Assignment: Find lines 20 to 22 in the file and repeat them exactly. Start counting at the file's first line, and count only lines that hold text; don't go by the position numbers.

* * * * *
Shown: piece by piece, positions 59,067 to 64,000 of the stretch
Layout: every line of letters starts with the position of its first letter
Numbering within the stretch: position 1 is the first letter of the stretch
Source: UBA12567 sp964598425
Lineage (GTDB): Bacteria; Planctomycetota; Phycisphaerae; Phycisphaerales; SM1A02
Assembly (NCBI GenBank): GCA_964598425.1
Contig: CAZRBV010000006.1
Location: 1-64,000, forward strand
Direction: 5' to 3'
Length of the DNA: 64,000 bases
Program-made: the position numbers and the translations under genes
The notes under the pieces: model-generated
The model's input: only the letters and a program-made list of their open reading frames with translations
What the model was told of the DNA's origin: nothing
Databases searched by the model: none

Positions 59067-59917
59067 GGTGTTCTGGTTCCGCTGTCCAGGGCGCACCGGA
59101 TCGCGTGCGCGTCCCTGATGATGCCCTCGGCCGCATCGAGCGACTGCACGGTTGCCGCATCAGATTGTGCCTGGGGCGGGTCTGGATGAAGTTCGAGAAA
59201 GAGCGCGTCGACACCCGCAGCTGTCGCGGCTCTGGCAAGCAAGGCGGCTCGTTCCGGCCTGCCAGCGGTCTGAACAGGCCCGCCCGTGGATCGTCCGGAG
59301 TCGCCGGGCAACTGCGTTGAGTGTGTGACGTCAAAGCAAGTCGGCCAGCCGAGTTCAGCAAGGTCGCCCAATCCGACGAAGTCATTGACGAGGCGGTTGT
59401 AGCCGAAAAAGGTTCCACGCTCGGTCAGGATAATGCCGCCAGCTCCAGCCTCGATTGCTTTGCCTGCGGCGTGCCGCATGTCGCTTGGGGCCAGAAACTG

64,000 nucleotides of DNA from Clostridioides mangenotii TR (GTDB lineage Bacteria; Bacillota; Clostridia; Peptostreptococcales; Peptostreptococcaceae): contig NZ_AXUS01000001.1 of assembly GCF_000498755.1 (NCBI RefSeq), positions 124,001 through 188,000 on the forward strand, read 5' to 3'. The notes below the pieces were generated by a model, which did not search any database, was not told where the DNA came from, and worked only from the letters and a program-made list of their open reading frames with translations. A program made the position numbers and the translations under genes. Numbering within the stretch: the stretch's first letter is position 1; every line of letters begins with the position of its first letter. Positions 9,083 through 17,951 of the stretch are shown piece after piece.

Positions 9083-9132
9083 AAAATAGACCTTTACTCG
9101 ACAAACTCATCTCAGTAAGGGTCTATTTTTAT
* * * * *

59301 TCGCCGGGCAACTGCGTTGAGTGTGTGACGTCAAAGCAAGTCGGCCAGCCGAGTTCAGCAAGGTCGCCCAATCCGACGAAGTCATTGACGAGGCGGTTGT
59401 AGCCGAAAAAGGTTCCACGCTCGGTCAGGATAATGCCGCCAGCTCCAGCCTCGATTGCTTTGCCTGCGGCGTGCCGCATGTCGCTTGGGGCCAGAAACTG

64,000 nucleotides of DNA from Clostridioides mangenotii TR (GTDB lineage Bacteria; Bacillota; Clostridia; Peptostreptococcales; Peptostreptococcaceae): contig NZ_AXUS01000001.1 of assembly GCF_000498755.1 (NCBI RefSeq), positions 124,001 through 188,000 on the forward strand, read 5' to 3'. The notes below the pieces were generated by a model, which did not search any database, was not told where the DNA came from, and worked only from the letters and a program-made list of their open reading frames with translations. A program made the position numbers and the translations under genes. Numbering within the stretch: the stretch's first letter is position 1; every line of letters begins with the position of its first letter. Positions 9,083 through 17,951 of the stretch are shown piece after piece.